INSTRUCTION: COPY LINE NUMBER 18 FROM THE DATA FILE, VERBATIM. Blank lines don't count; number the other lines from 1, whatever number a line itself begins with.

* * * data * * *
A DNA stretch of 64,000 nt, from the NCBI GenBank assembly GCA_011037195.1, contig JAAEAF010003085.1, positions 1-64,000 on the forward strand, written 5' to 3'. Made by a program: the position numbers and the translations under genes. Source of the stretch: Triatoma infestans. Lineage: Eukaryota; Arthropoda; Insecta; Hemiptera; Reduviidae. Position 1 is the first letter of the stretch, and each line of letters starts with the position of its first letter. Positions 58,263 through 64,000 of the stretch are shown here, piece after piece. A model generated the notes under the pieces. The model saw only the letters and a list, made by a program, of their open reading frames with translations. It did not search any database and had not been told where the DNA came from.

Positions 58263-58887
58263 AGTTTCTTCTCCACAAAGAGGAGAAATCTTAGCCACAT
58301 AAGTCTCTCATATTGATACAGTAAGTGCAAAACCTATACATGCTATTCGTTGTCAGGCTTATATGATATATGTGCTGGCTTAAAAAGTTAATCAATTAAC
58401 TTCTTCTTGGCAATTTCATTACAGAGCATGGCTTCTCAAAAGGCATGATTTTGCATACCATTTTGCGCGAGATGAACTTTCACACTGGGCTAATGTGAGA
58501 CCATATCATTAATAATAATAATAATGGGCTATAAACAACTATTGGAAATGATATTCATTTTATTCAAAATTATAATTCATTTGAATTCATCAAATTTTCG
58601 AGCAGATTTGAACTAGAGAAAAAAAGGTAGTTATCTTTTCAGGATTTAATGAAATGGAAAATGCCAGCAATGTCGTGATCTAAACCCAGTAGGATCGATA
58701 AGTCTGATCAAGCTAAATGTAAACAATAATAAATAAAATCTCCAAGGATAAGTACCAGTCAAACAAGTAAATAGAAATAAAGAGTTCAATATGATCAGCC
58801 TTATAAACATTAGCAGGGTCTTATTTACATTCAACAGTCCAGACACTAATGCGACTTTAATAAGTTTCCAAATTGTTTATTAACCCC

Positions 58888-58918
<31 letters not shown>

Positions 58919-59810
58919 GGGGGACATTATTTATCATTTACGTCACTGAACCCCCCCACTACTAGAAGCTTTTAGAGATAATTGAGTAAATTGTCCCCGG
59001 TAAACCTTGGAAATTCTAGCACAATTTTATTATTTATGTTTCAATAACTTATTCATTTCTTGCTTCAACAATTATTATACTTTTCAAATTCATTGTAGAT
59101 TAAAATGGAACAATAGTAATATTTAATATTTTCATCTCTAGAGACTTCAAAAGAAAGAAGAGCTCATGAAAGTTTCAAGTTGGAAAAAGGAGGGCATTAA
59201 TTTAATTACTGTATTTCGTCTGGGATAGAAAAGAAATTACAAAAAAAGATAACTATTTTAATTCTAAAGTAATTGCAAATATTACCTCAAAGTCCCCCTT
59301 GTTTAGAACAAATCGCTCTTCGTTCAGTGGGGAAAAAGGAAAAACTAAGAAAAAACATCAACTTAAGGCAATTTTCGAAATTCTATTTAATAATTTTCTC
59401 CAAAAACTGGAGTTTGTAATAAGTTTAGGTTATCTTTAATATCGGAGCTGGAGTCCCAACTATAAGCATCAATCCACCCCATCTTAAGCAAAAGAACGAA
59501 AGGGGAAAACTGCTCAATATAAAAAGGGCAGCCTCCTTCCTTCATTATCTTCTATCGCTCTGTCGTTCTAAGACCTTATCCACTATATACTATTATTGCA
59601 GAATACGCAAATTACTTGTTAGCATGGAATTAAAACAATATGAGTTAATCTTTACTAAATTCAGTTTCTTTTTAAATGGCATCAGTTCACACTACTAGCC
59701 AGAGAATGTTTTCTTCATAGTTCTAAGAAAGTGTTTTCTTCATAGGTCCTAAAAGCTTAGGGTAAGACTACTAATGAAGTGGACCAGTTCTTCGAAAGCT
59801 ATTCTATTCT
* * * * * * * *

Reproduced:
59401 CAAAAACTGGAGTTTGTAATAAGTTTAGGTTATCTTTAATATCGGAGCTGGAGTCCCAACTATAAGCATCAATCCACCCCATCTTAAGCAAAAGAACGAA